When working with algebra reciprocal numbers are common, and when working in algebra inverse numbers are too. Get help with both here.

Every number has an **opposite**. In fact, every number has **two** opposites: the **additive inverse** and the** reciprocal**—or **multiplicative inverse**. Don't be intimidated by these technical-sounding names, though. Finding a number's opposites is actually pretty straightforward.

The first type of opposite is the one you might be most familiar with: **positive numbers** and **negative numbers**. For example, the opposite of 4 is -4, or **negative four**. On a number line, 4 and -4 are both the same distance from 0, but they're on opposite sides.

This type of opposite is also called the **additive inverse**.** Inverse** is just another word for **opposite**, and **additive** refers to the fact that when you **add** these opposite numbers together, they always equal 0.

-4 + 4 = 0

In this case, **-4 + 4** equals 0. So does **-20 + 20** and **- x + x**. In fact, any number you can come up with has an additive inverse. No matter how large or small a number is, adding it and its inverse will equal 0 every time.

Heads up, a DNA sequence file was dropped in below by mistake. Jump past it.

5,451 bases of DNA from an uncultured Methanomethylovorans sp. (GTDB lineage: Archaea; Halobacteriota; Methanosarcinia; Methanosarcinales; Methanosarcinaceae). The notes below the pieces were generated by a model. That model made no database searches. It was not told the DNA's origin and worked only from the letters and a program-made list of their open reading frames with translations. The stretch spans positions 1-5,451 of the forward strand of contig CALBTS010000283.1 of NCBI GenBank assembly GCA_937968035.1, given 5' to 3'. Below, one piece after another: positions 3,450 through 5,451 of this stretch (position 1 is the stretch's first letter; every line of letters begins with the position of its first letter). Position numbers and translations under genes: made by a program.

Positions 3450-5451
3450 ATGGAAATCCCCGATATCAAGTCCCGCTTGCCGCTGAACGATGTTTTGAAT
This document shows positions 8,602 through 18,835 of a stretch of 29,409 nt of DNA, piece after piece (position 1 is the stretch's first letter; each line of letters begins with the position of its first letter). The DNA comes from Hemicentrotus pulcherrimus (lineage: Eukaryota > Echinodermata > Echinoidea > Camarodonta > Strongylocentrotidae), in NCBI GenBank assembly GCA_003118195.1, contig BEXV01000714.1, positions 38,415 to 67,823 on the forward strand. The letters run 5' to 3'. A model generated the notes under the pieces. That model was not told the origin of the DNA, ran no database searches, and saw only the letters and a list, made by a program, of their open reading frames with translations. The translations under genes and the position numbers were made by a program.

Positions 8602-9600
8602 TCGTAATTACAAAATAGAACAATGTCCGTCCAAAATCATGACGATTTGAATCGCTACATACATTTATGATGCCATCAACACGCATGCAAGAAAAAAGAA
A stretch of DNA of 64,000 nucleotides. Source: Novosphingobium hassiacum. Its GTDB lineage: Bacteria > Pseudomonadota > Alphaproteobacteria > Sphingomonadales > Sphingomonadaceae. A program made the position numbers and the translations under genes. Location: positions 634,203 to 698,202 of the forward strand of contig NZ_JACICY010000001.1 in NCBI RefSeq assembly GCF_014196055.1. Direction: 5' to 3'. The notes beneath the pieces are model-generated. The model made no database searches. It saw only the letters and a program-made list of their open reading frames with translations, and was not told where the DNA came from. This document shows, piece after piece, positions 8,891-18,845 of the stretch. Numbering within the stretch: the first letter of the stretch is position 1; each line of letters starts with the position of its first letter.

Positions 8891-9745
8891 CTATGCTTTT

If you've never worked with positive and negative numbers, you might want to review our lesson on negative numbers.

**For positive numbers or variables, like 5 or**Add a negative sign (-) to the left of the number: 5 → -5.*x*:x → -x 3y → -3y **For negative numbers or variables, like -5 or**Remove the negative sign: -10 → 10.*-x*:-y → y -6x → 6x

The main time you'll use the additive inverse in algebra is when you **cancel out** numbers in an expression. (If you're not familiar with cancelling out, check out our lesson on simplifying expressions.) When you cancel out a number, you're eliminating it from one side of an equation by performing an **inverse action** on that number on **both** sides of the equation. In this expression, we're cancelling out -8 by adding its **opposite:** 8.

x | - 8 | = | 12 |

+ 8 | + 8 |

Using the additive inverse works for cancelling out because a number added to its inverse **always** equals** 0**.